Chapter 5 Part V from a book titled March of the Titans - A History of the White Race by Arthur Kemp. This is a must-have book that can be purchased by clicking here.
Click to go to Chapter 1, 2, 3, 4, 5(Part I), 5(Part II), 5(Part III), 5(Part IV), 6(Part I), 6(Part II) (A), 6(Part II)(B), 6(Part III), 7, 8(Part I), 8(Part II), 8(Part III).
The book details the complete and comprehensive history of the White Race, spanning 350 centuries of tumultuous events. This is their incredible story - of vast visions, empires, achievements, triumphs against staggering odds, reckless blunders, crushing defeats and stupendous struggles. Most importantly of all, revealed in this work is the one true cause of the rise and fall of the world’s greatest empires - that all civilizations rise and fall according to their racial homogeneity and nothing else - a nation can survive wars, defeats, natural catastrophes, but not racial dissolution. This is a revolutionary new view of history and of the causes of the crisis facing modern Western Civilization, which will permanently change your understanding of history, race and society.
Chapter 5: Born of the Black Sea - The Indo-European Invasions
PART V - THE HISTORY OF THE SWASTIKA
Few symbols are as well known in the world today as the swastika. While it is common perception that the swastika is a German Nazi Party symbol, it is in fact far older that the Nazi Party, and its origin lies in the Sanskrit language carried by the Indo-European peoples throughout their migrations.
As an enduring symbol of the Indo-European peoples wherever they went, the swastika is found in all the lands where these people settled. Some examples:1. The Swastika in India:
Above: The swastika can be seen on a carving called an ayagaptha, in Mathura, India. The emblem is one of the last remains of the tribe of Nordic Indo-Europeans - who called themselves Aryans - who invaded India. In that land, they were eventually absorbed into the overwhelming non-White mass, creating the caste system still present in that country to this day.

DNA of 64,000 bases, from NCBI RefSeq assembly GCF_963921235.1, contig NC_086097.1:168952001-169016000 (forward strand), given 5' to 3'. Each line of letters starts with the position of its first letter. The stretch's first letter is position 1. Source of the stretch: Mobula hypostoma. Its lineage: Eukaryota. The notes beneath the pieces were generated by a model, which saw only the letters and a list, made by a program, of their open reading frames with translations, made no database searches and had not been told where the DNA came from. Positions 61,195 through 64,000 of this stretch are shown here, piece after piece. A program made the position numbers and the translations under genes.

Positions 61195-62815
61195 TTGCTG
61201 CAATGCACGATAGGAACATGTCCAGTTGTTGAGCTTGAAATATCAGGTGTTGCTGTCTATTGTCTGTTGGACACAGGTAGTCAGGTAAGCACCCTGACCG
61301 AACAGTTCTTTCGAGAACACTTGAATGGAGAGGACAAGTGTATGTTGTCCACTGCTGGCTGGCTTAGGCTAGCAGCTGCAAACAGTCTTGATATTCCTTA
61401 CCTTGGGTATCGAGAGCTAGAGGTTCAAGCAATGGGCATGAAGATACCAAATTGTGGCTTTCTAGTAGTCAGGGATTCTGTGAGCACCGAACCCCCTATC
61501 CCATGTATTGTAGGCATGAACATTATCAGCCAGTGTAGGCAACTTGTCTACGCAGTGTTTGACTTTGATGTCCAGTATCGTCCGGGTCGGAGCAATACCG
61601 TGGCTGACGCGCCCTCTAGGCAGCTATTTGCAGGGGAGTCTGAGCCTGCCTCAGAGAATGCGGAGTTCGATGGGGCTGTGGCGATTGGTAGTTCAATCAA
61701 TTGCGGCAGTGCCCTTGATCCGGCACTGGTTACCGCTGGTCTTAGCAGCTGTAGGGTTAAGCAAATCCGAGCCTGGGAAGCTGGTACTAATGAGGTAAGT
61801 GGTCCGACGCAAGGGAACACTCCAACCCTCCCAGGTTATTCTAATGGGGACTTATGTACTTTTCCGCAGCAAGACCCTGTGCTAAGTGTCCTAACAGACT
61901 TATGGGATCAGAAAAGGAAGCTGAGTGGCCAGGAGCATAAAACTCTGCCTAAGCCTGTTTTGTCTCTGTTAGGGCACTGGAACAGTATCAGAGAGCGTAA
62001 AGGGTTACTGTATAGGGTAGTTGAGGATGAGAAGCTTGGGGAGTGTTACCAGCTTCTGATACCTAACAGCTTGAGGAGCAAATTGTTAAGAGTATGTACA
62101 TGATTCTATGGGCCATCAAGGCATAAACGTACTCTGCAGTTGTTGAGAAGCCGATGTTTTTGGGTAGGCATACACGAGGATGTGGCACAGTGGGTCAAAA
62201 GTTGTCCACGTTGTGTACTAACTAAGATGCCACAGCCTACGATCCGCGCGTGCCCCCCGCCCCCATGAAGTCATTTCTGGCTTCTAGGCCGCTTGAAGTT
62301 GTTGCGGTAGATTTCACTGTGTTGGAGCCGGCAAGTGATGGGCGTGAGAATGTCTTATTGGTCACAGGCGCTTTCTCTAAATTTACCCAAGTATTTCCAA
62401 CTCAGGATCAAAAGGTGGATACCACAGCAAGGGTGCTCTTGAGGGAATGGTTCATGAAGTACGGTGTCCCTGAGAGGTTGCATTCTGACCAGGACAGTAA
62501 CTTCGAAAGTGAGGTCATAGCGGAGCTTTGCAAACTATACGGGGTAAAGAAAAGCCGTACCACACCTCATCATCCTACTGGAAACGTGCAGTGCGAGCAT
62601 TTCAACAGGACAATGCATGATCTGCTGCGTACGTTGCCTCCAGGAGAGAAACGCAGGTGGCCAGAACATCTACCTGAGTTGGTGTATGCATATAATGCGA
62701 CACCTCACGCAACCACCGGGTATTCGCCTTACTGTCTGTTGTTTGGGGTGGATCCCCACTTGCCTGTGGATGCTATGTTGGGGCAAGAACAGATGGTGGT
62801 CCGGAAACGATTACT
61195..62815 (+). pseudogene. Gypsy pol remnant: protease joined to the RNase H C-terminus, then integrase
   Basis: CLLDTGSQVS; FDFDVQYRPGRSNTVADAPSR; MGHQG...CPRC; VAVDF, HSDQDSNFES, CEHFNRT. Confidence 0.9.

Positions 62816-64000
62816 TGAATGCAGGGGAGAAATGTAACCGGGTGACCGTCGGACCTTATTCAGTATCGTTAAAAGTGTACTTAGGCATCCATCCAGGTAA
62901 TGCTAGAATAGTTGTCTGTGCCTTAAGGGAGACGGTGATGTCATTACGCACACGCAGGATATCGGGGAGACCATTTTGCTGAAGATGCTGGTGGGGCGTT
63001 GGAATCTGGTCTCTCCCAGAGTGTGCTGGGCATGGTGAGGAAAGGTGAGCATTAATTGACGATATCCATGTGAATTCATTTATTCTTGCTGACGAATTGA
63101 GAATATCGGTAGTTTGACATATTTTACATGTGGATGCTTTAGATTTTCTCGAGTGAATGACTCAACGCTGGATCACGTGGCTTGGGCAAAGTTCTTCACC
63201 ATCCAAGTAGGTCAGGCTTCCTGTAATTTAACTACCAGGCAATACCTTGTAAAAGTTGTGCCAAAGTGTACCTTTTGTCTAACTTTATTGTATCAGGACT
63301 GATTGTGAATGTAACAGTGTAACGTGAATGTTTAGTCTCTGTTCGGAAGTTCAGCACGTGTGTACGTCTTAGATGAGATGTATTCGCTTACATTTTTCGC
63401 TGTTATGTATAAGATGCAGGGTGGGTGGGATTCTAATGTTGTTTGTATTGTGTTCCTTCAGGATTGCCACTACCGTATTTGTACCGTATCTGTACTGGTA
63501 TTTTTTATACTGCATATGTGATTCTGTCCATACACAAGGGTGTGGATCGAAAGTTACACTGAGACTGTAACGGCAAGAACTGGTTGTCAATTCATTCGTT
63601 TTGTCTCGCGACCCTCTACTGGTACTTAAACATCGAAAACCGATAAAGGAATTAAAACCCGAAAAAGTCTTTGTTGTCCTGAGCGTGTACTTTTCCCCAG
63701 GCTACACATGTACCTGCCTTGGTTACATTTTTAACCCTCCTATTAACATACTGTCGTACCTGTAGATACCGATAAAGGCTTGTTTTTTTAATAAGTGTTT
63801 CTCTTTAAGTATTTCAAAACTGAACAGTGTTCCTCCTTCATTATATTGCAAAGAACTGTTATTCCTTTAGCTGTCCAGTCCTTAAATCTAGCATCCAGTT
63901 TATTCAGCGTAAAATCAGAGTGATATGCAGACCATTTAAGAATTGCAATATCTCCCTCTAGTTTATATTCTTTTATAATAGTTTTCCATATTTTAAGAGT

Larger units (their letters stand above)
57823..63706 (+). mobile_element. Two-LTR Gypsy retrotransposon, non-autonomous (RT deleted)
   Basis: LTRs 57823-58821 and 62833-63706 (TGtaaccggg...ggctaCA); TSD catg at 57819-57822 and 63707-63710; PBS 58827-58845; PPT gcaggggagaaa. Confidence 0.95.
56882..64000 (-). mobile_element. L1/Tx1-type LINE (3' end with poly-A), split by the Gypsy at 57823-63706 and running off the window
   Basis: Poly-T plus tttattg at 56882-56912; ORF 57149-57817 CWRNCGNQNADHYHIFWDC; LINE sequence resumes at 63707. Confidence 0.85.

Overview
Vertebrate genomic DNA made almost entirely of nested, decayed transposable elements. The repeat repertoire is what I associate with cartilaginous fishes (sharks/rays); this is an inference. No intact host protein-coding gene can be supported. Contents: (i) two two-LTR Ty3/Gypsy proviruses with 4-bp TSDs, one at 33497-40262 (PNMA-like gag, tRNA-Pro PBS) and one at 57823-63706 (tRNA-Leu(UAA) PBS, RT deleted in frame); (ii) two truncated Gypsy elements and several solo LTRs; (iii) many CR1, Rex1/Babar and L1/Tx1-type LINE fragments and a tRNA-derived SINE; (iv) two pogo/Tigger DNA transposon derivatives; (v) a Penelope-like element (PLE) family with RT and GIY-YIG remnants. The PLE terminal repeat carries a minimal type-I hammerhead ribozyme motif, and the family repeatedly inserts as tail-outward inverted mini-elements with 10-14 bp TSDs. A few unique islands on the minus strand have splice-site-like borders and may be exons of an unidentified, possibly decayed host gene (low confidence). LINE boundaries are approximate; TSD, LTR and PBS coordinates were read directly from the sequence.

2. The Swastika in Classical Greece:
Above: An example of how the swastika was also used as a symbol in Classical Greece. Here it can be seen as a decoration on the clothing of a picture of Athene, the Goddess of Wisdom, the arts and war - and also patron of the city of Athens. This detail is from a Greek vase dating from approximately 500 BC.
3. The Swastika in Classical Rome:
Above: The Indo-European origins of the Romans - in particular the Latini tribe - are apparent through their liberal use of the swastika as an embl em. Here the swastika can be seen upon the Ara Pacis Augustae: the altar built to commemorate the peace established by Augustus, consecrated 4 July 13 BC. The swastika can also be seen in a virtually identical format in many Classical Greek designs: hence it is often called a "Greek key" pattern.
4. The Swastika in the Viking era
Above: The Indo-European origins of the Vikings is illustrated by this detail from a very well preserved Viking ship uncovered by archeologists in Scandinavia, known as the Osberg ship, circa 800 AD. A handle mount on a bucket found in the ship depicts a figure carrying a shield with four swastika sun emblems in its corners. The fact that the swastika appears as a symbol from Scandinavia to Italy to India indicates precisely how far the Indo-European influence was felt.
5. The Isle of Man Triskelion, ca. 10 Century AD.
6. The Swastika and Adolf Hitler
Above: The sun wheel, or swastika, was a symbol in the ancient Nordic Indo-European language, Sanskrit, meaning "well being" or "good", from the fact that the sun was regarded as a source of goodness. This symbol was carried by invading Indo-Europeans into Europe, India and even China. The ancient link to the Indo-European people was then the reason why Adolf Hitler chose the swastika as his movement's emblem, as pictured here.
7. The Swastika in Western Architecture
Prior to its demonizing through its association with Adolf Hitler, the swastika was a popular motif in much of western architecture, from the Opera Building in Paris through to the front door of the Metropolitan Museum of Art in New York. Far left: The entrance to the 'Met' and alongside, a close-up view of the swastika motif, prominently displayed over the heads of thousands of unsuspecting visitors.